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DONASTORG REPONDS TO PROSSER DEAL

Who is the April Fool?
V.I will lose in long run on proposed Carambola land deal
ST. THOMAS – Still awaiting details on the proposed deal between
Jeffrey Prosser and the V.I. Government, Senator Adlah "Foncie"
Donastorg has released a statement outlining his preliminary concerns.
"The bottomline is that all these benefits are valued at less than what
EmCom would have paid in taxes in two years and we are looking at giving
Prosser a free ride for 30 years," Donastorg said. "It is such inflated
tax breaks and so called deals that have gotten the government in the
poor financial position it is in today. No one is giving anything away
here – you can be sure that Prosser is the primary beneficiary of this
deal. He is an excellent business man, but unfortunately those
negotiating for the government are not as savvy."
Donastorg said that paying Government employees has always been among
his very highest priorities, but that it is these same employees that
are likely to suffer in the long run when the Government does not have
sufficient revenues to pay salaries, vendors and tax refunds.
He said this deal with executed on backs of hardworking Virgin
Islanders.
"If he hadn't been overcharging us on our phone bills and if he had
been paying his fair share of taxes this deal never would have
happened," Donastorg said. "Prosser is not giving us anything, but
rather just trying to appease us – the people that he has already ripped
off."
Donastorg listed his other concerns.
• The land at Carambola was purchased for less than $4,000 an acre and
with so much land suddenly available in an already soft St. Croix real
estate market, it is unlikely that employees would be able to easily
sell any land that they are given as compensation.
• Government cash flow problems will be exacerbated as the territory
will not realize tax revenues from several major businesses well into
the millennium. These lost revenues are estimated at $25 to $40 million
per year for the next 30 years.
• VITELCO claims it is willing to forgo its current Industrial
Development Benefits, but this is meaningless as these benefits were
very likely to be canceled as Donastorg has information which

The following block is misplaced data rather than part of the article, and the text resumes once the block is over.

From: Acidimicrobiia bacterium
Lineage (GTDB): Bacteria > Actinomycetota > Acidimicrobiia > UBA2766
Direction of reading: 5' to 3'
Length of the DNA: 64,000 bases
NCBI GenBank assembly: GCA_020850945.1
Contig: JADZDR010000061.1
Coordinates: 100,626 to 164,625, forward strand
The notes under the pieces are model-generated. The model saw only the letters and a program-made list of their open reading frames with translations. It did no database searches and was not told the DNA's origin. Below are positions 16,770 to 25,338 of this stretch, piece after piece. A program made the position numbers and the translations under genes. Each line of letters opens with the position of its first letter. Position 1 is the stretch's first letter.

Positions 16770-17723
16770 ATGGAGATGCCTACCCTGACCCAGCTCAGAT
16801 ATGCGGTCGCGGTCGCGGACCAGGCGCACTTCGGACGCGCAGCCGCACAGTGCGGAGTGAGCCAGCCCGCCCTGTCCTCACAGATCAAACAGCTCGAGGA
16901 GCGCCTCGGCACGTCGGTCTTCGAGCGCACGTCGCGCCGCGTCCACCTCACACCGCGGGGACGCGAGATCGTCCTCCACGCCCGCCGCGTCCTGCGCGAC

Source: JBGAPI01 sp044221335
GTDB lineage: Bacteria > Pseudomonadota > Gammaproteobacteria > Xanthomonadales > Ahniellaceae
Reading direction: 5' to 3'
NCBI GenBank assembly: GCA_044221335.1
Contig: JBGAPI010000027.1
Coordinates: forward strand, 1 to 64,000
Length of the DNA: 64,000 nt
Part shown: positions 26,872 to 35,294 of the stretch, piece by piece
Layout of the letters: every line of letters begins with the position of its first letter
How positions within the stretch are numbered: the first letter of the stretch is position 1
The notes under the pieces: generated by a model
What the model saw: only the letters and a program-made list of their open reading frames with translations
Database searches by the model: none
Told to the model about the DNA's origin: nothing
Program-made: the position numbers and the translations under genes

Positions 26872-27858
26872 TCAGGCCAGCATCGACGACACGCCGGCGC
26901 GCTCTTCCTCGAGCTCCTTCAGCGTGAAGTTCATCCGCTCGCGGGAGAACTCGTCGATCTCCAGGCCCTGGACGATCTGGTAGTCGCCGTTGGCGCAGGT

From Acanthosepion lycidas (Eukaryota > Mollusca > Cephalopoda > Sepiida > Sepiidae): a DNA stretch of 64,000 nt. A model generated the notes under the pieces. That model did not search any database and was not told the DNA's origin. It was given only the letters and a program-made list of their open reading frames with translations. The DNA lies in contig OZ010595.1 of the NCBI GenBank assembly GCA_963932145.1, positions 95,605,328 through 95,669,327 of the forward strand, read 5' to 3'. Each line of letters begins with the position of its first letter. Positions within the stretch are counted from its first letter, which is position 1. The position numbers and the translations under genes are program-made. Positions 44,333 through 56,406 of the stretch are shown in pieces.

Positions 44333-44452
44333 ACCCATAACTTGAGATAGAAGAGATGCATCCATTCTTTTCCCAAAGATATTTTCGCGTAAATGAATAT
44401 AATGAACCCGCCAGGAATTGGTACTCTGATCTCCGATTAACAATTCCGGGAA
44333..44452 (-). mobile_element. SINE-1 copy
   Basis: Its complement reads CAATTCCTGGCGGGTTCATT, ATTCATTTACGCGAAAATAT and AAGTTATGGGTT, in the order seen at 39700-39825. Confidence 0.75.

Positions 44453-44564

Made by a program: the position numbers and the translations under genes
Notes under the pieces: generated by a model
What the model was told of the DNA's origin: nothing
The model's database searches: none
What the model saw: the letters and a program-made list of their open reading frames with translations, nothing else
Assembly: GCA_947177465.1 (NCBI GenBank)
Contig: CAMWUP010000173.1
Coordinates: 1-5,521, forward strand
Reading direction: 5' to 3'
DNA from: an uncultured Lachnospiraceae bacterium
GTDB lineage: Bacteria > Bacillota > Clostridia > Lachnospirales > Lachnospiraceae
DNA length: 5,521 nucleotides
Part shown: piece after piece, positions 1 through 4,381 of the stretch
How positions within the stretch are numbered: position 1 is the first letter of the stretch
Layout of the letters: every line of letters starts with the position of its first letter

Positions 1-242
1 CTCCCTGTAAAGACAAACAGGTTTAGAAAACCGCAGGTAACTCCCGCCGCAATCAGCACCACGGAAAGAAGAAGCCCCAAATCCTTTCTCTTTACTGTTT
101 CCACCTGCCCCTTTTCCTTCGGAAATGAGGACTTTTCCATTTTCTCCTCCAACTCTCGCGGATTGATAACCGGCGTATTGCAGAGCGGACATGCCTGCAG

invalidates VITELCO's entire IDC agreement. Prosser needed to strike a
new deal before these benefits were stripped from VITELCO.
• Prosser is making such a proposal now in an effort to avoid or stall
pending government investigations that would closely scrutinize his
business practices. It is unlikely, however, that the Federal
Communications Commission will be easily swayed by any such deal and it
is unwise for the V.I. Government to further attach itself to EmCom
before the FCC concludes its investigation.
• The Virgin Islands currently does not have the resources to maintain
any of the projects that Prosser intends to construct for the
Government. No plans for their long term maintenance have been released.
Donastorg said he would reserve further comment until he was able to
see the proposed agreement for himself. He said Daily News accounts of
the deal were unreliable at best, and orchestrated in order to sell this
idea to the people of the Virgin Islands.
"These are desperate times and granting new tax breaks to Prosser is a
desperate act," Donastorg said. "It is abominable that any of my
colleagues would endorse this deal without even learning the details. I
hate to say it, but some of them are definitely on the take."
The senator has long been aware of big business efforts to buy and sell
government officials.
"I never thought I would see the day when someone would try to buy and
sell government employees in the same way," he said. "It sounds good to
many of those workers that have been suffering in wait for their
retroactive wages, but I am convinced that on closer examination very
few employees really want their money this way."

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